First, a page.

A mysterious bone discovered at Alberta's Dinosaur Provincial Park (Canada) belonged to an ancient flying reptile known a pterosaur, scientists have discovered, after two years of investigations.
The bone was found in 2015 and puzzled scientists from the beginning due to a strange, unusual shape.
"It confused us for a long time, because it's such an unusual bone," said Greg Funston, a UAlberta PhD student in palaeontology. "There are a lot of features to it, but none of them are like anything we've ever seen before."
At first, researchers hypothesised that the bone had belonged either to a theropod dinosaur or to a prehistoric bird, but they could not reach a consensus.
In a study now published in the journal Facets, Funston and colleagues describe the strange features of the bone and compare it to other known species.
Their in-depth investigations led them to conclude that the bone belonged to a specimen from the pterosaur species. Pterosaurs were not dinosaurs, they were ancient reptiles that had an ability to fly. However, they lived alongside dinosaurs, thriving at the same time as them and disappearing during the same mass extinction event 66 million years ago.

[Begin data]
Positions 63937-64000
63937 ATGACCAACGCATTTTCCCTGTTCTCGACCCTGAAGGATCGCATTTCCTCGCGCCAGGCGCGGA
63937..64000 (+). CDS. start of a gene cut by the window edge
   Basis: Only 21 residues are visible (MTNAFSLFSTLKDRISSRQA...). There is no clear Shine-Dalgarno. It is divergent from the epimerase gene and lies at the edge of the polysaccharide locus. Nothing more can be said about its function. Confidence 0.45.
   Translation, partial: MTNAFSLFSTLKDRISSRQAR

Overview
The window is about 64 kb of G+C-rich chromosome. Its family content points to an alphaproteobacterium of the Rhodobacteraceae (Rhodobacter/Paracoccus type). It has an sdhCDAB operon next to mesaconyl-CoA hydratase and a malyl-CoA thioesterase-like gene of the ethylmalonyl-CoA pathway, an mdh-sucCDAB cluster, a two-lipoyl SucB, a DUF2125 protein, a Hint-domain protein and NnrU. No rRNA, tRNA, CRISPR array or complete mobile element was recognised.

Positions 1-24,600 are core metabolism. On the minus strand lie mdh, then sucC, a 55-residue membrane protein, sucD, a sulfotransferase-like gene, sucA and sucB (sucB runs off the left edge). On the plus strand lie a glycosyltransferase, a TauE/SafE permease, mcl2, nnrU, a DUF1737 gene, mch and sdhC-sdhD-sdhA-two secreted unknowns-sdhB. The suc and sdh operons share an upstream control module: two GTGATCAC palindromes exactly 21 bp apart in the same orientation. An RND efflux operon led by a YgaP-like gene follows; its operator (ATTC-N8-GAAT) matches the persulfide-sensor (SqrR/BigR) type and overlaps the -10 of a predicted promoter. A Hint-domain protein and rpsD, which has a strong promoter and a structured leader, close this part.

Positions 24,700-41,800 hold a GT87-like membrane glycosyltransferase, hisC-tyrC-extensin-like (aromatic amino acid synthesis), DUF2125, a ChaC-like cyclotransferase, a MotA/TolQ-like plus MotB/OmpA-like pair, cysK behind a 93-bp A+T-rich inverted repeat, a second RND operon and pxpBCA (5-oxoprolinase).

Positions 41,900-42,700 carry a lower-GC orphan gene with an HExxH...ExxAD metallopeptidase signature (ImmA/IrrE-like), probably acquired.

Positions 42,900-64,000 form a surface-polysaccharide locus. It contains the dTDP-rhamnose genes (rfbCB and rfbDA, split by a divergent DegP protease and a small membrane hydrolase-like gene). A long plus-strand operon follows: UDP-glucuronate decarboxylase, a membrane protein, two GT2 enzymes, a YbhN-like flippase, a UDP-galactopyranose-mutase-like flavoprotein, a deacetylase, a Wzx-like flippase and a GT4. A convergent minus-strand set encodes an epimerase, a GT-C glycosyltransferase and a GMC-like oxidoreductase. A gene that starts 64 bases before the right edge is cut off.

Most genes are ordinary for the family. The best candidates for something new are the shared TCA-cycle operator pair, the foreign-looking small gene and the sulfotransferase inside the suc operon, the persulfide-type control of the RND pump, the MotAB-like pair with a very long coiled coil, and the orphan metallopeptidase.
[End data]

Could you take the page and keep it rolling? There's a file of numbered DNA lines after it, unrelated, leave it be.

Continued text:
The bone studied here is the pelvis bone of a specific type of pterosaur - an azhdarchid. These were oddly proportioned pterosaurs with massive heads, long necks, and short wings proportionate to their body size.
Analyses of this pelvis bone shed new light on how azhdarchids would have moved around Earth. Although these strange creatures would have been able to fly, there are indications it probably spent a lot of time on land.
Indeed, the features of the pelvis support previous the results of past research which suggested that azhdarchids were well adapted for walking on land.
They have long forelimbs and wings but most of the propulsion would have come from their hind limbs, just like the majority of land animals. Additionally, the scientists noticed evidence of muscle scarring on the bone - a sign that the animals had strong musculature to support their land transport.
"If you compare this muscle reinforcement to other pterosaur pelvises, these azhdarchids are an order of magnitude stronger. Though they would have been able to fly, that's not typically what they were doing. The shape of the pelvis tells us that this animal was better built to deal with forces on the ground," Funston explained.
This means that they were very different from their ancestors, who spent a lot of time flying. Pterosaurs likely adapted to land travel to accommodate not only their larger bodies but also their hunting behaviour of "terrestrial stalking" - hunting their prey by sticking close to their food source.